AGGREGATE/CEMENT RATIO OF CONCRETE MIXES
There are two key considerations when designing concrete mixes for different applications: the ratio of aggregate to cement and the ratio of water to cement.
The aggregate/cement ratio relates to the proportions of dry materials in the mix. The characteristics of finished concrete, including its strength, can be directly affected by the amount of cement in relation to aggregates. Mix proportions are usually specified as a ratio of cement to fine aggregate to coarse aggregate, either by weight or by volume. For example, a 1:3:6 mix contains one unit of cement, three units of fine aggregate and six units of coarse aggregate. It is vital that there is sufficient cement within a mix to bind all of the aggregates together, otherwise weak patches will occur in the finished concrete. On this basis, the higher the cement content in relation to aggregates, the stronger the concrete. For example, a mix of 1:1:2, proportionally having a very high cement content, will produce very strong, impermeable, frost-resistant and durable concrete.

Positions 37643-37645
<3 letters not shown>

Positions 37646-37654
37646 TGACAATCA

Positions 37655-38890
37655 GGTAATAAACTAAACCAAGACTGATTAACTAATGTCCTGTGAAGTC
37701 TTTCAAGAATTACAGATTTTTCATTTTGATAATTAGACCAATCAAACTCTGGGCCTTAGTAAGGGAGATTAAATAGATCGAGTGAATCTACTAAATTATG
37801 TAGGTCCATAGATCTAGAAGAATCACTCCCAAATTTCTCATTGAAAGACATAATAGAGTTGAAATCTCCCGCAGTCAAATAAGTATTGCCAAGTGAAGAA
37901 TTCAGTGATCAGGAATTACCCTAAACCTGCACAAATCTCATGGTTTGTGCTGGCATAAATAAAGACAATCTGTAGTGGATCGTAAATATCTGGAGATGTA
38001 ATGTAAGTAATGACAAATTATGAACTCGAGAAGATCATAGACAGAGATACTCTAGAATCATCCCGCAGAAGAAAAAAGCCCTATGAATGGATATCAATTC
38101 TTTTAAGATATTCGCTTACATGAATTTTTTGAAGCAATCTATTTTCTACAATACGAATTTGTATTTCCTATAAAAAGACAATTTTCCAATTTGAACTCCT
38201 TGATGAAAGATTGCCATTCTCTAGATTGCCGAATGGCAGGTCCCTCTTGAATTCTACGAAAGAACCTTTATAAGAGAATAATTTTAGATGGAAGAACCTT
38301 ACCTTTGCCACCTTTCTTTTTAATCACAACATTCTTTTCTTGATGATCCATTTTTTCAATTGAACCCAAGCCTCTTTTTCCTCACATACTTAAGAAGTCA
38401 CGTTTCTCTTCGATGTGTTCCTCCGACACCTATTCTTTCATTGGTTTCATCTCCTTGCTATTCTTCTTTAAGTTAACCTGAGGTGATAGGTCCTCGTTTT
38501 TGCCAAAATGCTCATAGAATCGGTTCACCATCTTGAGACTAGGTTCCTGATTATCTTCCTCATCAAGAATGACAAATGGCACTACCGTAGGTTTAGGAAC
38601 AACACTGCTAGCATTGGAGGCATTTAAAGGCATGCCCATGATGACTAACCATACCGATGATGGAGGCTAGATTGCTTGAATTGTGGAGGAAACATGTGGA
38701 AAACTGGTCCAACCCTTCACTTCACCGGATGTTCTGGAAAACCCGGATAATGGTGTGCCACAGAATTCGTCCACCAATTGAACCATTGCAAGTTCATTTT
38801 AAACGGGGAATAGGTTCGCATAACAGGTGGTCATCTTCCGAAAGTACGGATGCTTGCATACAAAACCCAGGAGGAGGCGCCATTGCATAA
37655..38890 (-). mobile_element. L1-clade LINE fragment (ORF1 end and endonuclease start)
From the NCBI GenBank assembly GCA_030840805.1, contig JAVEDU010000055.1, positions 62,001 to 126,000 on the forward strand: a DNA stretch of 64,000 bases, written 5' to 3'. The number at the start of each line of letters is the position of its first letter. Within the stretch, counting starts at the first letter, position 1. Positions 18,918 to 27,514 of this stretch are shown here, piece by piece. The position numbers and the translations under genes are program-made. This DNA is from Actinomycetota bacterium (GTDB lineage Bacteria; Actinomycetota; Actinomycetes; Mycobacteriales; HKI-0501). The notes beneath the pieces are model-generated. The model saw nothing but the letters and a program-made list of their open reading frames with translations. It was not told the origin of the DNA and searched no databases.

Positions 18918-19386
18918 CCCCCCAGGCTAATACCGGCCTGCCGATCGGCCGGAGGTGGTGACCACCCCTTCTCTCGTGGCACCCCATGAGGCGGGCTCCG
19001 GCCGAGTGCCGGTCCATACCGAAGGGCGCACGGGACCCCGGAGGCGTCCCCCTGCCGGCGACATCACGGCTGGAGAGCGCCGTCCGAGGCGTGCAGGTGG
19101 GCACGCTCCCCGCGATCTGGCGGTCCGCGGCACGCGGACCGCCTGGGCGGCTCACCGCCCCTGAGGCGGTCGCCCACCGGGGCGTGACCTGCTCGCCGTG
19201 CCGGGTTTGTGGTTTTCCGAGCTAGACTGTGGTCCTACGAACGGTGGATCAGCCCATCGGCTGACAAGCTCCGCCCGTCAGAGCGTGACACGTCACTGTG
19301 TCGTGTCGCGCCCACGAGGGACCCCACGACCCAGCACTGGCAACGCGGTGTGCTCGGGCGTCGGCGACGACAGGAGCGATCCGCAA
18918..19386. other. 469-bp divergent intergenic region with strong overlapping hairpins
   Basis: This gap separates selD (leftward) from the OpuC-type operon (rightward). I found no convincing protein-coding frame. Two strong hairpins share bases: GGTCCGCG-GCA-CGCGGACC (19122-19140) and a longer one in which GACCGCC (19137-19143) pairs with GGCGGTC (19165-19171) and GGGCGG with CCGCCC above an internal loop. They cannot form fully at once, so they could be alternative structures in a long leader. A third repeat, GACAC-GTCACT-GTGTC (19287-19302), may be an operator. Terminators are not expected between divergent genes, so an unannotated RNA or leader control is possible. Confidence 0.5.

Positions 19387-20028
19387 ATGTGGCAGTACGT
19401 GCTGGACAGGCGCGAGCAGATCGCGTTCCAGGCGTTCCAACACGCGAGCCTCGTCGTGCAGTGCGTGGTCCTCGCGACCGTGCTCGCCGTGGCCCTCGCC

As mentioned previously, fine aggregate and coarse aggregate can be purchased together as all-in ballast but it should not be assumed, when proportioning by volume, that 4m3 of fine aggregate when mixed with 8m3 of coarse aggregate will produce 12m3 of all-in ballast. Volume shrinkage upon mixing of around 30 per cent will occur, caused by the finer particles filling the voids within the coarse aggregate. The resulting volume of all-in ballast will be around 9m3. Accordingly, great care must be taken when specifying the quantity of aggregates.
Typical Concrete Mix Proportions
in moulds, concrete 1 3 or 4
1 3 6 Floor slabs and 1 5 or 6